UFO spotted ‘hovering over sea in Alaska’ is actually bizarre scientific phenomenon… – The Sun

A ‘UFO mirage’ has been caught on camera hovering over water in a national park in Alaska.

The strange dome-shaped object in the video is actually your brain being tricked into seeing a distorted version of an island.

The saucer-shaped object you see floating on the water is actually a mirage

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The saucer-shaped object you see floating on the water is actually a mirageCredit: Glacier Bay National Park and Preserve
The phenomenon is known as a Fata Morgana

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The phenomenon is known as a Fata MorganaCredit: Glacier Bay National Park and Preserve

The footage was captured at the Glacier Bay National Park and Reserve.

The park posted the video to its Facebook page and explained that the mirage is called a “Fata Morgana”.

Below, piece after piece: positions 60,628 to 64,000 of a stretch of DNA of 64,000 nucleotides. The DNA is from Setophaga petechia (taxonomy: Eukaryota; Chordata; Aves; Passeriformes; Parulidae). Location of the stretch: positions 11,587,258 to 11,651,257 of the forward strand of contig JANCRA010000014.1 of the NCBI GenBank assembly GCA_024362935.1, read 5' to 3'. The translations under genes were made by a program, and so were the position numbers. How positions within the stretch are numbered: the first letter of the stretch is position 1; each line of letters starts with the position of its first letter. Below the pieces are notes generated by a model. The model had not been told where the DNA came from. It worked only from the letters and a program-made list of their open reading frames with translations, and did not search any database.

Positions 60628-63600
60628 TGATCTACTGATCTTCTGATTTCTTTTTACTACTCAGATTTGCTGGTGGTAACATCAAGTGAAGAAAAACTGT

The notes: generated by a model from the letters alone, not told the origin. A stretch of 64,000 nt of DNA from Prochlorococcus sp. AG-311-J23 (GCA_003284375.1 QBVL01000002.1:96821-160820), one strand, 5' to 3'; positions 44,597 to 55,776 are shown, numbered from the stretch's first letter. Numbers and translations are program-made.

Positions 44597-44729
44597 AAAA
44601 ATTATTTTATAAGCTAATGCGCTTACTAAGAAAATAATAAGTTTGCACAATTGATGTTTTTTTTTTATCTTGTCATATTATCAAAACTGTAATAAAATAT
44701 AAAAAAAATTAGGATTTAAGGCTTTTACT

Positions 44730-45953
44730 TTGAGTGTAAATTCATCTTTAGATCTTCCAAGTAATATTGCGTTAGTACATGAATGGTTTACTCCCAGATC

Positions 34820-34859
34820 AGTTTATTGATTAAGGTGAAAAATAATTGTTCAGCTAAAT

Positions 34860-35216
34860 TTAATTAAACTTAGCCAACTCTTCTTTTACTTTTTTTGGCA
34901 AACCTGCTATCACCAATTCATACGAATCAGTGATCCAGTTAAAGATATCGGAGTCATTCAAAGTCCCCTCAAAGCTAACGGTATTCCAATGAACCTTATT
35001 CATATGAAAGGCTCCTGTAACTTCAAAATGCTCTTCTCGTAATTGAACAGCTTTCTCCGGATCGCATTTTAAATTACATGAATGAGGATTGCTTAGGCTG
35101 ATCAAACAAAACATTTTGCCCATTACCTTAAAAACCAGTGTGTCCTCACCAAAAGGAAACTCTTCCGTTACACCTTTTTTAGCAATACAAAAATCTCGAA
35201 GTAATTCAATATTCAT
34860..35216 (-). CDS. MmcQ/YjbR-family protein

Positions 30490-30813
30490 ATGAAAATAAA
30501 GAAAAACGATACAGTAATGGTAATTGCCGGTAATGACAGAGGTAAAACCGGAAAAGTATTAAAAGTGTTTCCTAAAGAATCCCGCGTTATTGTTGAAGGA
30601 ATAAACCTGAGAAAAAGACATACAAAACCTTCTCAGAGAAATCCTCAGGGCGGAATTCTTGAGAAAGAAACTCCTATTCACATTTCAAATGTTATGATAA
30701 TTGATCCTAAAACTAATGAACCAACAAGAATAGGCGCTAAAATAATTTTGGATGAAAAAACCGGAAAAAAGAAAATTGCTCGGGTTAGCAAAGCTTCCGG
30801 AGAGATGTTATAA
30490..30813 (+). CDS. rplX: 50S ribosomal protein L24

What is a Fata Morgana?

A Fata Morgana is a mirage that appears just above the horizon and can significantly distort an object that’s already there.

Glacier Bay National Park and Reserve explained on Facebook: “Fata Morgana is a mirage seen within a narrow band on Earth’s horizon.

“Islands in glacier bay turn to UFOs or the flying Dutchman with a little imagination and a pinch of cool science!

“When air of different densities meet, the air in Earth’s atmosphere acts as a refracting lens, creating the mirage effect we see.

“Cool, calm air often forms at the water’s surface- then, if warm dense air pushes down on the cool air at the surface, a lens is created.”

The strange footage was captured back in June but wasn’t revealed until now.

The Fata Morgana mirage appeared on a warm sunny day but isn’t said to be exclusive to summer months.

This type of mirage can be seen on land or at sea and may involve almost any type of distant object like a boat or a coastline.

In other news, extraterrestrial invaders would “crack this planet open like a nut”, according to one famed UFO expert.

Scientists have identified the place where aliens are most likely lurking in the Milky Way.

And, aliens may have dropped life-detecting sensors onto Earth, according to a Harvard University professor.


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